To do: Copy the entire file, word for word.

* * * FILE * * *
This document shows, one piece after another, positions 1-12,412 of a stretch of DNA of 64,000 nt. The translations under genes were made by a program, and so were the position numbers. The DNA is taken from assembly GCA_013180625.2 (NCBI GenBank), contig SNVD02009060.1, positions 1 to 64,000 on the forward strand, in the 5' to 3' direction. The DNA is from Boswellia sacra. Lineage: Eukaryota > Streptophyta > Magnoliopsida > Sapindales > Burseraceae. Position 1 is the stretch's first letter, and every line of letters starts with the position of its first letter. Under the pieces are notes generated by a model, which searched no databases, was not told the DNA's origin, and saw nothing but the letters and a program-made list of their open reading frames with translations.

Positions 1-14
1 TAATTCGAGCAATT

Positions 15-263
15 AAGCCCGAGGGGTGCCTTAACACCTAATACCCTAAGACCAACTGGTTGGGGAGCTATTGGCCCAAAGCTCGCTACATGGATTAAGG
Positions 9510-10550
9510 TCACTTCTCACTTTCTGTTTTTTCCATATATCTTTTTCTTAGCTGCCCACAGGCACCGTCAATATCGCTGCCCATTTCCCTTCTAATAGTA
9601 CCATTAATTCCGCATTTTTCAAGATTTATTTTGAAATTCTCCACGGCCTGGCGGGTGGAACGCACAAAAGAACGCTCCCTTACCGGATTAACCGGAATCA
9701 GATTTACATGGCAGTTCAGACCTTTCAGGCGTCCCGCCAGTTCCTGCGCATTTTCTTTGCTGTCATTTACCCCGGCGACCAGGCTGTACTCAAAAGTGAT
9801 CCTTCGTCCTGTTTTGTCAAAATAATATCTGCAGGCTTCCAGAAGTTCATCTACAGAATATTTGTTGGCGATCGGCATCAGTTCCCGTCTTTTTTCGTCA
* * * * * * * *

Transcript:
This document shows, one piece after another, positions 1-12,412 of a stretch of DNA of 64,000 nt. The translations under genes were made by a program, and so were the position numbers. The DNA is taken from assembly GCA_013180625.2 (NCBI GenBank), contig SNVD02009060.1, positions 1 to 64,000 on the forward strand, in the 5' to 3' direction. The DNA is from Boswellia sacra. Lineage: Eukaryota > Streptophyta > Magnoliopsida > Sapindales > Burseraceae. Position 1 is the stretch's first letter, and every line of letters starts with the position of its first letter. Under the pieces are notes generated by a model, which searched no databases, was not told the DNA's origin, and saw nothing but the letters and a program-made list of their open reading frames with translations.

Positions 1-14
1 TAATTCGAGCAATT

Positions 15-263
15 AAGCCCGAGGGGTGCCTTAACACCTAATACCCTAAGACCAACTGGTTGGGGAGCTATTGGCCCAAAGCTCGCTACATGGATTAAGG
Positions 9510-10550
9510 TCACTTCTCACTTTCTGTTTTTTCCATATATCTTTTTCTTAGCTGCCCACAGGCACCGTCAATATCGCTGCCCATTTCCCTTCTAATAGTA
9601 CCATTAATTCCGCATTTTTCAAGATTTATTTTGAAATTCTCCACGGCCTGGCGGGTGGAACGCACAAAAGAACGCTCCCTTACCGGATTAACCGGAATCA
9701 GATTTACATGGCAGTTCAGACCTTTCAGGCGTCCCGCCAGTTCCTGCGCATTTTCTTTGCTGTCATTTACCCCGGCGACCAGGCTGTACTCAAAAGTGAT
9801 CCTTCGTCCTGTTTTGTCAAAATAATATCTGCAGGCTTCCAGAAGTTCATCTACAGAATATTTGTTGGCGATCGGCATCAGTTCCCGTCTTTTTTCGTCA